'Twin Beds." in a word, is act ne
enough to give any audience in?omma.
?.I .1. after all. even a doctor couldn't
give a farce a better recommendation
than that it keeps \ ou awake nil ?
ing. And "Twin Beds." to do it iu?
leea more t'-an that In most of
its scenes it even makes reu forget
ROYALTY AT KEANSBURG
Carnival Kings'and Queens Aid
in Opening Festivities.
Keansburg. N. .1 . V i^- I t. The
fourth annual carnival, which will
ron-e *.-. S close on Saturc'.av of next
week with a baby para.le, opened nt
tha new M0.IM Auditorium thi->
it.g with the coronation of the king
To add to the festivities the com?
mittee in charge of the carnival in?
duced the king an! queen of the A
bcrv Park Cera irai and also the king
and queen of the recent Keyport tai
r.ivnl to come here to-night and be
guests of the newly crow neo Kinrj and
queen of the local carnival.
The town was decorated with flags
and bunting and scores of Japanese
and small electric lamp? S
bands of music were imported.
? r the coronation ceremoi; ?
IS ' queen were the guests at an
entertainment in the Auditorium and
?lowed the coronation ball.
COSTUME BALL AT
Society Competes for Sil?
ver Cups?Dinners Pre?
| B] Tel. sraph
Narragansett Pier. Aug. 14 The an?
nual costume hall took place tonight
in the ballroom of the Casino. There
was a grand march and at midnight
three silver cups.were awarded for the
best costumes displayed.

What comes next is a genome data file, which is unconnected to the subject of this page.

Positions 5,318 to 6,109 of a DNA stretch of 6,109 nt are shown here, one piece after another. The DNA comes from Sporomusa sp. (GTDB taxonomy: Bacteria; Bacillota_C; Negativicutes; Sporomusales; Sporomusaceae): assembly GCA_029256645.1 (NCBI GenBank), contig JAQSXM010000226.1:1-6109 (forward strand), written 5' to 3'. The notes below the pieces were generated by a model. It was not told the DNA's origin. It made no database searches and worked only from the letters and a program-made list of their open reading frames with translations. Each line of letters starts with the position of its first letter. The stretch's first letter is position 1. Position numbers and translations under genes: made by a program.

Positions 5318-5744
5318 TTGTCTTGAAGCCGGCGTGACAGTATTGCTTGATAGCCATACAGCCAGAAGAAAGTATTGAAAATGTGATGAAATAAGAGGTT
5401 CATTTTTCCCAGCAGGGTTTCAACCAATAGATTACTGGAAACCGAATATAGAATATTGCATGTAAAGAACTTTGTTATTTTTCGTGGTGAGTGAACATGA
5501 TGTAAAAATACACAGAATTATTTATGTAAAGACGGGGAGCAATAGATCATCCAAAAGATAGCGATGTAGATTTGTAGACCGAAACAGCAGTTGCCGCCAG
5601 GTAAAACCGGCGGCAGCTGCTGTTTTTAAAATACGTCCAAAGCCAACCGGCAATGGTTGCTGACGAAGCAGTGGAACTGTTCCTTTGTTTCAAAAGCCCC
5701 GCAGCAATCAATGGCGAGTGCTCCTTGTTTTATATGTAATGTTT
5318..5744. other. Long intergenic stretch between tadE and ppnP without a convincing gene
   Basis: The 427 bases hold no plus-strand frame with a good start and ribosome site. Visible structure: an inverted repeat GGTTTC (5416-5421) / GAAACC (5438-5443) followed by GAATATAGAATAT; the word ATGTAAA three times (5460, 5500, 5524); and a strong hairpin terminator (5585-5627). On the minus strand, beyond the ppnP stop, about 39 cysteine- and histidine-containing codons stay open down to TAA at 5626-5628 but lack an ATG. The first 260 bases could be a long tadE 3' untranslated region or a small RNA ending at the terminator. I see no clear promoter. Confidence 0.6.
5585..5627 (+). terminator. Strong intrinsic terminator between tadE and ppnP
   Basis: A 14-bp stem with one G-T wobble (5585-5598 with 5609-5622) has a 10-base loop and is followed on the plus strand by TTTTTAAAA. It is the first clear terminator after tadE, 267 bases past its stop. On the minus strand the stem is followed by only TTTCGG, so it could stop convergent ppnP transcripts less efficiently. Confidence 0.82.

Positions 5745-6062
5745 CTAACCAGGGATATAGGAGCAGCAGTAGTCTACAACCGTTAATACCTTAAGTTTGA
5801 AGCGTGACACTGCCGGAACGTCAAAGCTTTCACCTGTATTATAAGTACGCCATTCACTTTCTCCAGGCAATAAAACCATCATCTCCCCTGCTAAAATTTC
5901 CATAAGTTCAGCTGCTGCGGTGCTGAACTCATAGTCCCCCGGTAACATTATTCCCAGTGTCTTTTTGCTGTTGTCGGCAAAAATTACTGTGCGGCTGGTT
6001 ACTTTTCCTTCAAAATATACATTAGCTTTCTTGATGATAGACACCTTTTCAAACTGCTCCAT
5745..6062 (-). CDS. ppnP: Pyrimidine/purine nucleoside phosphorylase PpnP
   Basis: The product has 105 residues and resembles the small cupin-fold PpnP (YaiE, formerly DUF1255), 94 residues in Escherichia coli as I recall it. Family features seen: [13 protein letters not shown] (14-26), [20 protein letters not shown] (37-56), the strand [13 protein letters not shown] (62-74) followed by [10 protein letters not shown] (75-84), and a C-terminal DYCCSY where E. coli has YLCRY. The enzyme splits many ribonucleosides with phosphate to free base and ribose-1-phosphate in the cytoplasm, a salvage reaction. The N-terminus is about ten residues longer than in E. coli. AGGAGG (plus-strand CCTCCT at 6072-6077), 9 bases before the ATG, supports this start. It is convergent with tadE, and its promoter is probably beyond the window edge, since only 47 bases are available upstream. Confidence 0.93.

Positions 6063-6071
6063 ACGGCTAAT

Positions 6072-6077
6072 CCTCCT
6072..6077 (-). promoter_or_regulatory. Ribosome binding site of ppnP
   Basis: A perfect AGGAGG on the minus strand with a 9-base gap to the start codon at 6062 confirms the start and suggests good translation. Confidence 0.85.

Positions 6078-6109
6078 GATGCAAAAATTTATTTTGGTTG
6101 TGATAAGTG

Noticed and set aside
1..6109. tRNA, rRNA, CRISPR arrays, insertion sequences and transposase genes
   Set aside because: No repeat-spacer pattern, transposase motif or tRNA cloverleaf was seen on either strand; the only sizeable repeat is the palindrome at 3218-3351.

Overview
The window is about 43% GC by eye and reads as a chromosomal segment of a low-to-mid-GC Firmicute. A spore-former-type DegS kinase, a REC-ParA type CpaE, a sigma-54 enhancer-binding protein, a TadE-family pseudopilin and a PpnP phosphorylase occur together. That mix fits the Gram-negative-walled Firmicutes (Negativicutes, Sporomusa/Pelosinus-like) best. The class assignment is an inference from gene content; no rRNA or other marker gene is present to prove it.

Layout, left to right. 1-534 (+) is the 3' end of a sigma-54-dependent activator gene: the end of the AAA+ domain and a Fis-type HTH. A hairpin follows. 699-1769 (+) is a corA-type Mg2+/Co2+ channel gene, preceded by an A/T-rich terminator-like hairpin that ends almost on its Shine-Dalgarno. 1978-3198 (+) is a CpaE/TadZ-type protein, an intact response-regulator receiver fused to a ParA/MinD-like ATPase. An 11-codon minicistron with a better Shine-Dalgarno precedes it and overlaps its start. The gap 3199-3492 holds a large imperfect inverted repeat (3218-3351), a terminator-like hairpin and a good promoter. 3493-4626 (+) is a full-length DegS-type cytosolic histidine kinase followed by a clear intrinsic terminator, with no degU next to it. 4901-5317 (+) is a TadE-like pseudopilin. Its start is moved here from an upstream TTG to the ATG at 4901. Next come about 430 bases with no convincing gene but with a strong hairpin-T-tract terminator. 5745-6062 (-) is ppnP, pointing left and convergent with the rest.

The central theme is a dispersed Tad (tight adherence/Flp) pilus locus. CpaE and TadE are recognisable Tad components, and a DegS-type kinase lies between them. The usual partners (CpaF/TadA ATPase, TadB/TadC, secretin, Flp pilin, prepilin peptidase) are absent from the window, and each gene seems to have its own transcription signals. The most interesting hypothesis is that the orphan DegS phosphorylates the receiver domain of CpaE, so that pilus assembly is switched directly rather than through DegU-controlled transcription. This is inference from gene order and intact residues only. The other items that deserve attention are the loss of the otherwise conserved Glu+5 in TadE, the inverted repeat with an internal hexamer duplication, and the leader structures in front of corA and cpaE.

Among those entertaining at dinner
before the ball were Mrs. .1. H Alex?
andre, John Welsh, of Philadelphia;
Mr. and Mrs, C. C. Darling, Mr. and
Mrs. Talhot Smith-Hanan and Mr. and
Mr?. Stuart Davis.
In Henry B. Kane's party were Com
?r John P. Jackson, I', ?v X.;
Commander H. K. (rank. V. P. N\; Dean
Hale and Miss Henrietta Wickes, of
Jamestown, R. I.
Mr. and Mr?, Stuart Davis, of N'ew
York, were in falconers' costumes. Miss
Dorothy Black was a Prrsian lady and
Miss Mar.iory Smvlie a Pierrot. Mrs.
Harlots (iaines portrayed Snow and
Miss Dorothy Allen a Quaker girl. Mrs.
Edmund I.eroy Dow wore a costume of
cloth of gold. Mrs. James Howard wore
a Turkish costume, J. L. Alexander was
a sailor, Miss Dorothy Dickason a
Dutch girl. G. W. Buffom wore a blue
.i uniform and Leroy Whitney
1 was a sailor.
Mis. M. Lentilhon C'rool , of Morris
town, N. J.. was a "sunshine girl," with
costume patterned after the leading
role in the operetta. Mrs. Winthrop
| McKim. of Tuxedo, wore the costume
of the nine of clubs, and C, Co'.bum
Darling went to the ball as the ace of
hearts. Winthrop McKim essayed the
Scotch costume of Harry I.auder and
Henry P. Kane represented a member
of the Chevy Chase Hunt Club of
Maryland in riding costume. Mrs.
Krnest Wilkinson wore the costume of